As we approach the 50th anniversary of the first man on the Moon, we must not allow our reading of history to be defined by a nationalist agenda.
On July 20th 1969, at approximately 17 minutes past 8 in the evening (GMT), NASA’s Apollo XI mission successfully landed its Eagle module on the surface of the Moon. Six hours later, Neil Armstrong and Buzz Aldrin became the first humans to grace the lunar surface.
In 2019 the world stands to mark the 50th anniversary of this momentous achievement, and celebrate the utopian potential of social, collaborative and mission-oriented human labour and ingenuity.
When Armstrong stepped onto the surface of the Moon however, it was more than just ‘one giant leap for mankind’, it was a defining statement of geopolitical power.
As they enthusiastically unfurled an American flag, and planted it onto the Moon’s surface, the astronauts of Apollo XI imprinted in the minds of 600 million spectators an image of American supremacy; a spectacle that would echo in the memory for generations to come.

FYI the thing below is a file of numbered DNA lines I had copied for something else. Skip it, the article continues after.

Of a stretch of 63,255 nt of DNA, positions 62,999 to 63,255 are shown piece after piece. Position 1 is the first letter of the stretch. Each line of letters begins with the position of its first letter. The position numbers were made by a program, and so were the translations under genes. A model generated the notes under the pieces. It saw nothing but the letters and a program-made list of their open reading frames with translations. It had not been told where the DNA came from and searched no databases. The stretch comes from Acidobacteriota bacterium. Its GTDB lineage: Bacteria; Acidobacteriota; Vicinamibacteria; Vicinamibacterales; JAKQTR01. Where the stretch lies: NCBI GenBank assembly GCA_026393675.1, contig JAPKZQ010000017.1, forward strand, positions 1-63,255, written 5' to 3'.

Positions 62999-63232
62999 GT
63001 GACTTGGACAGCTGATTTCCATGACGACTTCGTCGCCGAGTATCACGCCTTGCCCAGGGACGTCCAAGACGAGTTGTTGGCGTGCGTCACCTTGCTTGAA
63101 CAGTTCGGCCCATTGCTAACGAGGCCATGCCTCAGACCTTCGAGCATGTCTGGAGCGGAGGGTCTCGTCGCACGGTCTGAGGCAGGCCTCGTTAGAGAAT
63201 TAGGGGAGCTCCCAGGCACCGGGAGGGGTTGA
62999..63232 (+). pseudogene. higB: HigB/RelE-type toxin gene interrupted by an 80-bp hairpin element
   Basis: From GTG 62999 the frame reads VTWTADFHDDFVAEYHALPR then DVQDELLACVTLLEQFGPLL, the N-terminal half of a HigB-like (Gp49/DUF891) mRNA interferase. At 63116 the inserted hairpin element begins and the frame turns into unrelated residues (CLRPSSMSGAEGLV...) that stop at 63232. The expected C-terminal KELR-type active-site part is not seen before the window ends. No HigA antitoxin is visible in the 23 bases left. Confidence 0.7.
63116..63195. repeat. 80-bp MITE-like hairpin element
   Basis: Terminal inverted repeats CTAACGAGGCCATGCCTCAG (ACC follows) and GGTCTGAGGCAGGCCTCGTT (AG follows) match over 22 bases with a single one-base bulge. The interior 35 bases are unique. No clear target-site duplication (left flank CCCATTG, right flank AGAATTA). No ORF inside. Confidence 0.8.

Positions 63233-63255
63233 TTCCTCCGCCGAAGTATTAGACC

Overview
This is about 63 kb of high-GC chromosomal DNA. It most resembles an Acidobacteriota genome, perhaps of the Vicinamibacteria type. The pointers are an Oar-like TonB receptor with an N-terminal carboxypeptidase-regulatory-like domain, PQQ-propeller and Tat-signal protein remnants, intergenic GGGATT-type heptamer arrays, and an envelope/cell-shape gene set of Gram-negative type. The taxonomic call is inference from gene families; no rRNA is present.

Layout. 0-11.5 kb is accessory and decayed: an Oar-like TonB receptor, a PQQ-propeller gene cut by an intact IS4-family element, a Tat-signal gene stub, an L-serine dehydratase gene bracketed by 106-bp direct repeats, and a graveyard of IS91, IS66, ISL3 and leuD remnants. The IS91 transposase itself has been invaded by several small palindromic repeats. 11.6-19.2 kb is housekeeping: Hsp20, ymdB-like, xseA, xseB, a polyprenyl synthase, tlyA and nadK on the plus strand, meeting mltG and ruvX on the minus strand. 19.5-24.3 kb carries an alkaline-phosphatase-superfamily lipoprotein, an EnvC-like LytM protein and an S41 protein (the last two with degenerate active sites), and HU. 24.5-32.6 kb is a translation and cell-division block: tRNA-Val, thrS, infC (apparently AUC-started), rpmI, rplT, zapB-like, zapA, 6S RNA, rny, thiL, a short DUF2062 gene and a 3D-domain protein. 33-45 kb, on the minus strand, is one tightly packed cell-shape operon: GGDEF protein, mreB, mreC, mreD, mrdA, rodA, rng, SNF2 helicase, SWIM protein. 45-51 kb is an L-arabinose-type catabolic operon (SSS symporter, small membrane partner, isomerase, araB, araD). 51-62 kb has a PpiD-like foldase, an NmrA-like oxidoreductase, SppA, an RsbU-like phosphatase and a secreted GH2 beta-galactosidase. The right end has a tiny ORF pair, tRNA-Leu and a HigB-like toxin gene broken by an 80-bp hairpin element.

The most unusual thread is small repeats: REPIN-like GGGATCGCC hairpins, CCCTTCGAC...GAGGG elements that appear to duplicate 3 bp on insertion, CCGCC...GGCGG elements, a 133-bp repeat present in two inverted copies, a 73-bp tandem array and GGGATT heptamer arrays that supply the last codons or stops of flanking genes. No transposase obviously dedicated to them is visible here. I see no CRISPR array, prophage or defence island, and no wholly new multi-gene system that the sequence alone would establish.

This 1969 mission was the defining moment of a ‘Space Race’ that had characterised the ideological tensions of the early Cold War era. For two decades after the development of the atomic bomb, Space had preoccupied the finest scientific minds in both the East and West.
As the Stars and Stripes were set against the cosmic backdrop the symbolism was clear; American Capitalism had defeated Soviet Communism.
This spectacle contributed significantly to the illusion of ideological permanence that embraced Western society in the second half of the 20th century. If American Capitalism could reach the Moon, if it could occupy Space, then there could be no limit to its expansion.
In this way the steps of Neil Armstrong and Buzz Aldrin worked to legitimate an economic system, and justify the political choices of those on the Earth below. It was the start of a process that would eventually see a Fukuyarmarist narrative engulf the Western world; it was the beginning of the ‘End of History’.
A return to Space